OpenTEK is a worldwide web-based platform in which any citizen can add observations of climate change impacts. The project aims to make visible the impacts suffered by local populations, show the diversity of climate change impacts that lay people can identify, including Indigenous peoples and local communities (IPLC), and help decision makers in the development of adaptation policies which target the impacts suffered by the population the the territories they inhabit. OpenTEK can be an important tool for scientists aiming to collaborate with IPLC in the co-production of knowledge on climate change, for different IPLC facing the same problems, and for policymakers who aim for policies targeting place-specific climate change impacts affecting local communities. General public, including scientists and Indigenous People and local communities are welcomed to get involved. Any citizen with deeper connection with nature can report, through our citizen science platform, climate change impacts perceived in their territory. Participants can complement the observation with pictures, the location, and a brief description. Participants will find user guidelines explaining how to contribute to the platform. Participants can use the platform also with their smartphones. Participants will contribute to improve scientific knowledge on climate change impacts. Users will get the opportunity to make visible the problems they are suffering at local level in their community and find people in other regions with the same problems to look for a common adaptation measure. OpenTEK is free and an open source platform. Participants can explore geographical distribution of indicators of climate change impacts reported on article reviews, local observations of users or fieldwork studies. Only public entries are available for download and people downloading an entry should follow the license requirements specific of that entry form. Platform users can specify the license of the entry and decide if they want to display information publicly or keep it private. Climate change impacts are affecting all of us, so get involved (https://opentek.eu/licci) and share your knowledge with the community! Every bit of information counts!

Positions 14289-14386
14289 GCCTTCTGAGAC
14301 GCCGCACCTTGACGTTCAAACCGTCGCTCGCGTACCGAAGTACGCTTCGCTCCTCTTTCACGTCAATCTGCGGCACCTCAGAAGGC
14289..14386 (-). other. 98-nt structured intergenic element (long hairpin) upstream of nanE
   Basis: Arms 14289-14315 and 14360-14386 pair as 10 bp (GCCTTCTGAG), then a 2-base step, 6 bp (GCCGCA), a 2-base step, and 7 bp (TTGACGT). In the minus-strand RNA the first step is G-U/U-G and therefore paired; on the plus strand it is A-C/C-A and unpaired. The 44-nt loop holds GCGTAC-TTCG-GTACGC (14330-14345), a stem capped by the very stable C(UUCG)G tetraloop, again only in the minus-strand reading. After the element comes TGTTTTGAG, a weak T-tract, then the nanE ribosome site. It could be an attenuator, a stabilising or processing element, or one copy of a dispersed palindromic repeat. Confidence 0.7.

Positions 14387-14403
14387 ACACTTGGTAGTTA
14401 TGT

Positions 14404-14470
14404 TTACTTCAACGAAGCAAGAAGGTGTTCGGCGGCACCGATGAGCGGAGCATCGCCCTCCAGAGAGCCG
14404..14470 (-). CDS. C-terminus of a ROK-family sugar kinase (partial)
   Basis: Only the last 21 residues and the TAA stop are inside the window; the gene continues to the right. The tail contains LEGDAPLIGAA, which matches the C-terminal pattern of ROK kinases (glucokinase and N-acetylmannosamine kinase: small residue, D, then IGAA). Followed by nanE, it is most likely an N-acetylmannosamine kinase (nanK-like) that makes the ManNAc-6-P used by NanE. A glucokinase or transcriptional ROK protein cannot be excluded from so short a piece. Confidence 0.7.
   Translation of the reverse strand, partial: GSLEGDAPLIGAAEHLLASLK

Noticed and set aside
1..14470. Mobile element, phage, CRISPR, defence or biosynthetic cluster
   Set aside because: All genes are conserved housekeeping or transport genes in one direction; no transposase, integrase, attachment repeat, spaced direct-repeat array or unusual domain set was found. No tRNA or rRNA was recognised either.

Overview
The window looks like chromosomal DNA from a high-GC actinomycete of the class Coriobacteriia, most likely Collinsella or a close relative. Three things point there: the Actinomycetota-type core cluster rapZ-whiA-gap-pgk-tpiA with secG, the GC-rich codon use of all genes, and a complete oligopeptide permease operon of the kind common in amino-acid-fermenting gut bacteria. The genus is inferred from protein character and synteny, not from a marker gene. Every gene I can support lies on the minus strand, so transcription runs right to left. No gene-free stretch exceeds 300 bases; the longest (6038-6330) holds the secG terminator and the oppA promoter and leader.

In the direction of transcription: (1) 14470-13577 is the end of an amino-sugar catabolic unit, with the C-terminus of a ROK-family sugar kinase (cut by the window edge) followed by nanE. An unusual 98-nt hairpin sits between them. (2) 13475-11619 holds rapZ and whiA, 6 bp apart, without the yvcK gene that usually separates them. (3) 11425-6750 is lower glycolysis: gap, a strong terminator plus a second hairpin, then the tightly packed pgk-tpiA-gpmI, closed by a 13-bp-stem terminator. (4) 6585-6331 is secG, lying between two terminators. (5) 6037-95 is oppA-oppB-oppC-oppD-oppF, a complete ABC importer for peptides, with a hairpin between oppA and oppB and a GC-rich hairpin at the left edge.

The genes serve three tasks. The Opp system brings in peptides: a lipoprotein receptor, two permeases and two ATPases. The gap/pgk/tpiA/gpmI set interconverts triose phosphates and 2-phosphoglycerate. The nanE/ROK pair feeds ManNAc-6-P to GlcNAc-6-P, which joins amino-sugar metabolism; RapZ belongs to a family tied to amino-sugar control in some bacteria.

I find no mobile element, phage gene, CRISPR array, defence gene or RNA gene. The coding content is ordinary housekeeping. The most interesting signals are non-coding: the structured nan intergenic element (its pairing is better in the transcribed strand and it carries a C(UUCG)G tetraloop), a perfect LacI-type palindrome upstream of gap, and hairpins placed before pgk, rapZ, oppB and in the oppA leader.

ERC Magazine article: Bringing Indigenous and local knowledge to climate change research
RitmeNatura is looking for nature-loving citizens who want to learn how to make phenological observations and help scientists study the impacts of climate change on plants and animals.
If you enjoy observing nature, help us to follow the cyclical rhythm of the seasons and the changes that living things undergo. Just choose a particular plant or area that you want to follow and observe it closely as the seasons pass. You will have to note the date when the species you follow undergo changes: bird migrations, plant flowering, fruit ripening, hibernation, leaf fall, etc. and record your observations in our iNaturalist project.
By joining RitmeNatura you can contribute to the continuity of Fenodato, a citizen science initiative to follow seasonal changes in plants and animals, with the participation of UAB.
Citizens Co-Creating the City’s Digital Cultural Heritage
The Library Living Lab users, together with the Computer Vision Centre of the UAB and the Museum of the city of Sant Cugat, have developed a protocol for scanning the capitals, in order to obtain the first ever catalogue in 3D of the masterpieces. This will allow both the web visualization of the 3D models and the creation of physical replicas. This is a citizen science/open science project, its results are within the reach of users, professionals and researchers, and it represents a step further towards the democratization of access to knowledge and innovation for everybody.
Harmonizing Remote Sensing and Citizen Science Vegetation Phenology Observations
PhenoTandem harmonizes new phenology products derived from high resolution optical satellite (Sentinel-2) with the traditional phenological in-situ observations done by volunteers. Since current in-situ observation cannot always be perceived from space, the innovation consists in co-designing with citizen scientists a new protocol that will make in-situ observations interoperate with remote sensing products.
There are also other initiatives focussed on specific collectives. In this sense, we have a narrow collaboration with local secondary schools and municipalities.
ISC2 - BiblioLab of Social Innovation and Citizen Science with the participation of three public libraries located in three municipalities in the UAB surroundings. The aim of this initiative is to adapt public libraries to the cultural and social changes that the digital society entails, promoting the creation of collaborative and participative spaces open to society (ISC2 Labs).
BeWater (November 2017 – January 2018): this project aims to promote the adaptation to global climate change in the management of Mediterranean waters through participative co-creation processes with the aim of defining problems and finding solutions jointly between scientists and citizens.
GroundTruth 2.0 (February 2018): this great project evaluates the effectiveness of six citizen observatories studying the environment. One of the observatories is RitmeNatura, led by the CREAF-UAB and in which plant phenology is being studied.
In addition, there are some research groups at the UAB analysing CS from a scientific perspective:
What’s in it for you? Participation inequality in citizen science might be challenged in politically motivated projects
Contribution of citizen science towards international biodiversity monitoring